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Refugee Ban A 'Wake Up Call' For Complacent Chicagoans

By Patty Wetli | January 31, 2017 10:34am | Updated on January 31, 2017 12:03pm
 Suzanne Akhras Sahloul of the Syrian Community Network was among the speakers at a refugee forum that highlighted the need for citizens to mobilize on a variety of fronts.
Suzanne Akhras Sahloul of the Syrian Community Network was among the speakers at a refugee forum that highlighted the need for citizens to mobilize on a variety of fronts.
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DNAinfo/Patty Wetli

NORTH CENTER — If there is a silver lining to be found in President Donald Trump's executive order banning refugees and immigrants from entering the U.S., it's that it spurred previously complacent Chicagoans to become engaged citizens, said attendees at a Monday night forum on the refugee crisis.

"It's a wake-up call," said Jen Grant of Lincoln Park, part of a group of friends who turned out for the forum. "I feel like everyone wants to do something."

Her pal Julia Friedman said the phrase "government by the people" had taken on added significance in recent days.

Weeks ago she wasn't even sure of her legislative district, now she's following congressional votes on Trump's cabinet picks, she said.

The two women were among the hundreds who packed the event at Concordia Place. The discussion had been organized months ago by state Reps. Kelly Cassidy, Sara Feigenholtz and Ann Williams as an information session but gained a sense of urgency as a call to action following the travel ban that went into effect last Friday.

"Every American, or person who understands the U.S. constitution, asked themselves, 'Can the president do this?' We now have to test the strength of our constitution," said Feigenholtz, who, like her counterparts, is a Democrat representing North Side neighborhoods.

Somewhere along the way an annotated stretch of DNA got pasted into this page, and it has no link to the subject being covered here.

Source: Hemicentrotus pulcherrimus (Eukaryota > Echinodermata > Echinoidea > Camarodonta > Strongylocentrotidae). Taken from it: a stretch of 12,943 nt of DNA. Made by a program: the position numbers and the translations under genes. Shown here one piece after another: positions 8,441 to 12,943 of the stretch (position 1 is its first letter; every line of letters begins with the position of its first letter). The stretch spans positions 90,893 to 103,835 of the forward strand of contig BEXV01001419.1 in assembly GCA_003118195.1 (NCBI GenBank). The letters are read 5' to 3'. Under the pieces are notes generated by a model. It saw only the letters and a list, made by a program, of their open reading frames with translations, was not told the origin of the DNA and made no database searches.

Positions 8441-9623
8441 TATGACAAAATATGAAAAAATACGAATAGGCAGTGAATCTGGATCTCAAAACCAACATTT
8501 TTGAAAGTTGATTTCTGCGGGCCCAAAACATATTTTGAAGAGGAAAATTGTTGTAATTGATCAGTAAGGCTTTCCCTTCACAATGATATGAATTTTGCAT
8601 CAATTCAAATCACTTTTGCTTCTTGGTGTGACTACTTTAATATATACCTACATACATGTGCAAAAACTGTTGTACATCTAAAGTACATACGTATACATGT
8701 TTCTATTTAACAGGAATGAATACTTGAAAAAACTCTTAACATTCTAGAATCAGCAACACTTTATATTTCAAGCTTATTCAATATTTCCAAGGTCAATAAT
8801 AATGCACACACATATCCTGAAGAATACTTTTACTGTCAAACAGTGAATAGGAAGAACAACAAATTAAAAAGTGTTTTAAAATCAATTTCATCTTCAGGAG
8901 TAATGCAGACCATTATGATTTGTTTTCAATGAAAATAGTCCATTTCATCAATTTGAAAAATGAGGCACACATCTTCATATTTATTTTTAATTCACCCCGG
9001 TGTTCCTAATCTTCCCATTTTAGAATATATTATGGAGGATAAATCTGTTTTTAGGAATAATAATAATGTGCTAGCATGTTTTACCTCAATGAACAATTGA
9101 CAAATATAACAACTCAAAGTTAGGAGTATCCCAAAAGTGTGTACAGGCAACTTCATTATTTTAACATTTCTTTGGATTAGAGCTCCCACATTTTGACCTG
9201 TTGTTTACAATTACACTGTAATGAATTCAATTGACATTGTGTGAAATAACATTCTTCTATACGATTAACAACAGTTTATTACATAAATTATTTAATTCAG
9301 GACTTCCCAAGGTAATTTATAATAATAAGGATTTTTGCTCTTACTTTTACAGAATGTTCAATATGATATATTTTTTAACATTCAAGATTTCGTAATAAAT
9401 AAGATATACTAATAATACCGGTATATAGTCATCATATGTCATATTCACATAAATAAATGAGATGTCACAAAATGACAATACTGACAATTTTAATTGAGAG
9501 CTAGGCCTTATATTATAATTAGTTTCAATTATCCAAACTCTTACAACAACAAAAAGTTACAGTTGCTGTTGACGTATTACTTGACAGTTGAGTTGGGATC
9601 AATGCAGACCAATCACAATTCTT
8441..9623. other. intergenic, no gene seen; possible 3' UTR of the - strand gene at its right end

This week it's refugees, next week it could be women, the week after that the LGBTQ community, maintained Cassidy.

"As a Jew, as a lesbian, I know we're in the crosshairs," said Cassidy. "'Never again' is now. It depends on all of us to make sure those words have meaning."

The purpose of the forum — part of a planned series — was to take the anger, fear and dissatisfaction of attendees and channel it into advocacy.

"People have realized their power," said Rivka Garver. "You go to things like this to get the energy to keep going."

Garver's friend Tama Porter said she hoped the show of support for refugees would somehow translate into activism on behalf of Chicagoans struggling with violence and poverty.

"There's so many issues day to day," Porter said. "I love the outpouring. I hope it spills over into all these other things, now that people are mobilized."

The conundrum was one that gave Friedman pause.

The refugee ban "was one clear policy decision you can attack," whereas Chicago's social ills, of which crime is just a symptom, seem too overwhelming, she said.

But the seeds for action have been planted, Friedman said.

How does change begin in Chicago?

"You start by showing up," she said.

RELATED: Where Refugees Who Migrate To Chicago Come From (MAP)